NCATS’ Therapeutic Development for Rare and Neglected Diseases (TRND) program conducts collaborative projects to develop small molecule and biologic agents for important diseases with low anticipated return on investment, de-risking them to the point where they can attract commercial interest for the completion of clinical development and marketing. These projects typically require development of novel scientific or collaborative approaches that are generalizable to other disorders. A current TRND project on creatine transporter defect (CTD) provides an example. CTD is a rare disorder in which creatine cannot enter the brain, resulting in profound learning disabilities, autistic behavior, and recurring epileptic seizures; it affects approximately 42 000 male individuals and has no current treatment. In collaboration with Lumos Pharma Inc., TRND is developing a creatine analog (CincY) as a therapeutic for CTD, performing animal efficacy and toxicity studies, pharmacokinetic evaluations, development of appropriate formulations for human drug dosing needed for Investigational New Drug (IND) filing, and providing other scientific and regulatory supports required to get the drug to patients and allow Lumos to attract a biopharma partner to complete clinical development. In this project as in all NCATS projects, the novel approaches, successes, and failures of the program will be published to allow the research community to apply the lessons from this project to their own work.


NCATS is focused on the systematic factors that limit the efficient and effective development and implementation of interventions that improve health. These barriers are frequently scientific, and much has been written about it, including in the neurosciences (Brady and Insel, 2012). However, equally common, translational projects fail not for strictly scientific, but rather for operational, reasons—including intellectual property, incentive, collaboration, and coordination issues. NCATS focuses on both new science and new operational models to advance translation.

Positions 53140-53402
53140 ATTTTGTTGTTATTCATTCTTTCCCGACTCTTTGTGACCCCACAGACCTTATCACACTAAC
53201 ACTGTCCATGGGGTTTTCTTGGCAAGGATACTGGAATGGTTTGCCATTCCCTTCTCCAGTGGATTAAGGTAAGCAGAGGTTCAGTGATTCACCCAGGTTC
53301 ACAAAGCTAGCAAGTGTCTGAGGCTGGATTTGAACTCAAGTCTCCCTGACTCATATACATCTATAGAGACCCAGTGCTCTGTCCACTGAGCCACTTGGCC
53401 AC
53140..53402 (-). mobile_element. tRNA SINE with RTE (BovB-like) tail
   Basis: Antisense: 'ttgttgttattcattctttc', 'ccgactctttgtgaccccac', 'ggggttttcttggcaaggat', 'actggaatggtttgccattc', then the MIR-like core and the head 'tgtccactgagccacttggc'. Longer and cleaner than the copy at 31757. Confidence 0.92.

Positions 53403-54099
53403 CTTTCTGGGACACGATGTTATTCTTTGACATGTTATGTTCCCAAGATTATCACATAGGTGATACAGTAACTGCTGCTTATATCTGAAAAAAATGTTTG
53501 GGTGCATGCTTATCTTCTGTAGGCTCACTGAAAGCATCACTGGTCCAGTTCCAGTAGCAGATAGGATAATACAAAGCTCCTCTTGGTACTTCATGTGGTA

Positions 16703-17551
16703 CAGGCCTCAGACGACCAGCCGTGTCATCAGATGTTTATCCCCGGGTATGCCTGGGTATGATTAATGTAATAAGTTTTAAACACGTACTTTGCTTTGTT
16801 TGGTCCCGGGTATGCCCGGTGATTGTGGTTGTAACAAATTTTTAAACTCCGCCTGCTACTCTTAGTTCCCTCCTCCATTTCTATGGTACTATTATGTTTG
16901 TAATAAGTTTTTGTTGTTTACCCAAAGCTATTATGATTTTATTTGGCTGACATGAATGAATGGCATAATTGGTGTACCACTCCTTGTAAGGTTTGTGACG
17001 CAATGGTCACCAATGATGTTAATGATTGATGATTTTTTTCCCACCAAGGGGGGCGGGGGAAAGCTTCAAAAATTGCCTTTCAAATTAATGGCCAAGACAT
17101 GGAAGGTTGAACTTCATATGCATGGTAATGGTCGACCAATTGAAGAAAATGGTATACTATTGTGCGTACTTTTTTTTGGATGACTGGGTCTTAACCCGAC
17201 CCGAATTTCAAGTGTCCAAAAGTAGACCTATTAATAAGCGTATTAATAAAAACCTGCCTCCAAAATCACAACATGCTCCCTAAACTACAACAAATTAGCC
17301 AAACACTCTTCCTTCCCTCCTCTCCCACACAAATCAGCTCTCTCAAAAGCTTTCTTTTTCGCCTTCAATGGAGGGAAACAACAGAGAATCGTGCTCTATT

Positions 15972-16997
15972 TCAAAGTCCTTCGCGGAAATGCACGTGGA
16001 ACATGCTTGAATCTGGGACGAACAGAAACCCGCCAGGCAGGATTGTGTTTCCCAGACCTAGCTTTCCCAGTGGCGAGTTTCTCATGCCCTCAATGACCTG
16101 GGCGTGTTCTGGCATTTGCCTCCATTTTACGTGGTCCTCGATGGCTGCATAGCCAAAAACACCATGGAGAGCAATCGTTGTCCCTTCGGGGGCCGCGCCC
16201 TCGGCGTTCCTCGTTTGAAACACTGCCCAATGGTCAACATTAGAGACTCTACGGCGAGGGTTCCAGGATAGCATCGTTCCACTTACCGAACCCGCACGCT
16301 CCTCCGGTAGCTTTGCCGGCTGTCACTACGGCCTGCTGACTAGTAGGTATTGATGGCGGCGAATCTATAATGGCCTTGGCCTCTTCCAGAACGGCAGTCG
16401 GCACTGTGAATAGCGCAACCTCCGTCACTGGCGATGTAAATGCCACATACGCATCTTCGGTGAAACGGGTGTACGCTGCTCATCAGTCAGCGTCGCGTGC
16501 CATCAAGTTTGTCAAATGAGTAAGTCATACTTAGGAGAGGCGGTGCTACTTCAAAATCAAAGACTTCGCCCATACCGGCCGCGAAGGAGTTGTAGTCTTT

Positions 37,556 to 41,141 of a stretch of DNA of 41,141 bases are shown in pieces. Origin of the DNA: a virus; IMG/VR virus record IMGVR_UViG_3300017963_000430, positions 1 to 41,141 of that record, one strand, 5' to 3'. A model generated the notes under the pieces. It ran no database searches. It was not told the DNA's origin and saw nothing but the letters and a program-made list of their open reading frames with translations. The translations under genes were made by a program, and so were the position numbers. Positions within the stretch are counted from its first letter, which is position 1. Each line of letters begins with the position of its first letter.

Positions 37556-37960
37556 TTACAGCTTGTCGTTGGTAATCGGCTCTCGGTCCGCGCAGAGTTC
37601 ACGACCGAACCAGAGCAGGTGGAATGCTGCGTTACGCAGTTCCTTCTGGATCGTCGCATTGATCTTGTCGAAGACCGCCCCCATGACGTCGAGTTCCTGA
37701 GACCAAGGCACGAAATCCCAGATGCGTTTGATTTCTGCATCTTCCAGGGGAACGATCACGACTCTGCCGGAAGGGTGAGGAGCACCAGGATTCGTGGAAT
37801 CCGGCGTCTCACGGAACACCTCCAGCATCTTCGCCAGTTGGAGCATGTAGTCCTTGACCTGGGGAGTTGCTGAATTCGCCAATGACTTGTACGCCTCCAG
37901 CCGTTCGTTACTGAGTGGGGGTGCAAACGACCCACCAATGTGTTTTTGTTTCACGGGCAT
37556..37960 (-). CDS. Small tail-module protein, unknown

The first new program launched by the NCATS, the NIH-Industry Pilot Program on Discovering New Therapeutic Uses for Existing Molecules (NTU), exemplifies a key aim for NCATS in terms of scientific and operational innovation. Scientifically, the program addresses the difficulty in identifying and testing a new therapeutic in all the diseases for which it could be effective. Operationally, it has been difficult and time-consuming for a company with an investigational therapy both to identify potential partners with ideas for alternative therapeutic uses and to come to agreement on terms with the partner’s institution. The NTU program resulted from a 2011 NIH-Industry roundtable with representatives from academia, government, and the private sector tasked with assessing the potential for a joint program to overcome these hurdles (Collins, 2011). The NTU program is testing a new model for public–private partnerships (PPPs) using ‘crowdsourcing’ to identify potential indications by broad input from the academic research community. It also is uniquely using memoranda of understanding with participating pharmaceutical companies and template agreements to shorten the time it would take to establish collaborations between an academic institution and a pharmaceutical company.

The NTU program also illustrates NCATS’ operating principles of the ‘3Ds: Development, Demonstration, and Dissemination’ (18 June 2013: Translation in Three Dimensions: The 3Ds of NCATS Because collaborative research agreements can be extremely time-consuming, NCATS and the NIH developed (the first D) template agreements, on behalf of the research community, that could be executed rapidly between applicant institutions and the pharmaceutical company providing the well-developed agent for repurposing. Template agreements were a key element for the pharmaceutical companies to help ensure timely and efficient execution of agreements, but these were also an essential element for the solicitation of applications. Without templates, the number of collaborative agreements that any given company would need to have executed would have resulted in few if any being secured in time for the application receipt date.